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What does democracy look like? And when should we cause trouble to pursue it?
Troublemakers fuses photography and history to demonstrate how racial and economic inequality gave rise to a decades-long struggle for justice in one American city.
In dialogue with 275 of Art Shay’s photographs, Erik S. Gellman takes a new look at major developments in postwar US history: the Second Great Migration, “white flight,” and neighborhood and street conflicts, as well as shifting party politics and the growth of the carceral state. The result is a visual and written history that complicates—and even upends—the morality tales and popular memory of postwar freedom struggles.
Shay himself was a “troublemaker,” seeking to unsettle society by illuminating truths that many middle-class, white, media, political, and businesspeople pretended did not exist. Shay served as a navigator in the US Army Air Forces during World War II, then took a position as a writer for Life Magazine. But soon after his 1948 move to Chicago, he decided to become a freelance photographer. Shay wandered the city photographing whatever caught his eye—and much did. His lens captured everything from private moments of rebellion to era-defining public movements, as he sought to understand the creative and destructive energies that propelled freedom struggles in the Windy City.
Shay illuminated the pain and ecstasy that sprung up from the streets of Chicago, while Gellman reveals their collective impact on the urban fabric and on our national narrative. This collaboration offers a fresh and timely look at how social conflict can shape a city—and may even inspire us to make trouble today.
About the Author
Erik S. Gellman is associate professor of history at the University of North Carolina at Chapel Hill, where he focuses on working-class and urban life, visual culture, and comparative social movements in modern America. His other books include Death Blow to Jim Crow: The National Negro Congress and the Rise of Militant Civil Rights and, coauthored with Jarod Roll, The Gospel of the Working Class: Labor’s Southern Prophets in New Deal America.Art Shay (1922–2018) was a prolific photographer who captured many critical moments in Chicago’s postwar urban history.
“In a fascinating new book, Troublemakers, historian Erik Gellman marries 250 of Shay’s revealing photos—the vast majority of which were previously unpublished—to his own lively, clear-eyed text in a way that upends our understanding of how the struggles for peace, racial parity, and fair labor practices shaped the Chicago we see today.”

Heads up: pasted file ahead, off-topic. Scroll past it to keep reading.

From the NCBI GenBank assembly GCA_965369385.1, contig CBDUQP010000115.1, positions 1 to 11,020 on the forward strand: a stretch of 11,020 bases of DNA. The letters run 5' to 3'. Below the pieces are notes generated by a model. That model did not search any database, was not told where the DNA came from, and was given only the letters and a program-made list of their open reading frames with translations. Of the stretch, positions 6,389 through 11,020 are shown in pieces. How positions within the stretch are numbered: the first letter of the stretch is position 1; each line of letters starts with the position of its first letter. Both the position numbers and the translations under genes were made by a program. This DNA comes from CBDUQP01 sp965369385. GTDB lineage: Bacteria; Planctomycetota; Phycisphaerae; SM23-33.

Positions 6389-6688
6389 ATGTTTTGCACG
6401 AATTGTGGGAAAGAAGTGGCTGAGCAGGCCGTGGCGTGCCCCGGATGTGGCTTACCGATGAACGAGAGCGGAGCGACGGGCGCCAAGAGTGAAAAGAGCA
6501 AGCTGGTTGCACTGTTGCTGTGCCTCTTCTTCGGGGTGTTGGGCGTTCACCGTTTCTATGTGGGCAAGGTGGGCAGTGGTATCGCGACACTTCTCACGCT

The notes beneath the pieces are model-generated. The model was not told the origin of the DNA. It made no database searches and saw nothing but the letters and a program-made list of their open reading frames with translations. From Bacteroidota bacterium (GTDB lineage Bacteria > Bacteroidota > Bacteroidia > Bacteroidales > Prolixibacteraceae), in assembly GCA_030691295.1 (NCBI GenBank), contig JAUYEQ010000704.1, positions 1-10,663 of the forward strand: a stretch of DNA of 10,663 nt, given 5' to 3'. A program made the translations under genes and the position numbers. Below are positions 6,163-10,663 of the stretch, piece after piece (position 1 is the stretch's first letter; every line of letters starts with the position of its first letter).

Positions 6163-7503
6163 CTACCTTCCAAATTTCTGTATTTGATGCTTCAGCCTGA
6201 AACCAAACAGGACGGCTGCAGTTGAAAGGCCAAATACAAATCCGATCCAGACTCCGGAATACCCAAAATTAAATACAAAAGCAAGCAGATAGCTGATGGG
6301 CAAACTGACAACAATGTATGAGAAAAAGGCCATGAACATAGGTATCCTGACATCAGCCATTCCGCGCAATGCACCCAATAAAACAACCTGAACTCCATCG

— Chicago Tribune
“Why do we know Shay’s photographs but not the photographer? Well, thanks to Gellman, Troublemakers formally introduces us to the man and his lifelong mission to sidestep the polite halls of governance and focus his lens on the back rooms, honky-tonks, picket lines, and storefronts where democracy was made in the streets. Shay’s powerful photos pierce through pen and paper to populate the propulsive momentum of the Great Migration, to animate the varied geography of residential racism from Trumbull Park to suburban Deerfield. They put a face on the incessant brutality of the city’s notorious machine party system alongside the defiant dignity of labor organizers, freedom marchers, and yippies alike. In the process, the images here paired with Gellman’s cogent historical analysis offer us not snapshots but a critical framing of those Gellman aptly terms troublemakers as they fought for freedom dreams deferred but also designed within the concrete, steel, and flesh fabric of postwar urban America.”
— Davarian L. Baldwin, author of Chicago’s New Negroes: Modernity, the Great Migration, and Black Urban Life
“Troublemakers is both a visual and a written portrait of the Windy City that resonates with voices like Nelson Algren, Mahalia Jackson, Carl Sandberg, Studs Terkel, and Muddy Waters. Gellman explores freedom struggles by labor, civil rights, peace, and Black Panther activists in Chicago from 1948 to 1969. By balancing his eloquent narrative with the powerful photographs of Shay, Gellman dramatically animates Chicago history. Troublemakers is a radical work that reveals how history and photography can be equal partners, and our understanding of Chicago is the richer for it.”
— William Ferris, editor of Voices of Mississippi
“Shay’s stunning photos and Gellman’s historical narrative pack a one-two punch. In this glorious portrayal of Chicago as a city that gives as well as it takes. This is about a city and a people who under great duress refuse to fold. What an exhilarating lens through which to view one city’s struggle for justice.”
— Alex Kotlowitz, author of An American Summer: Love and Death in Chicago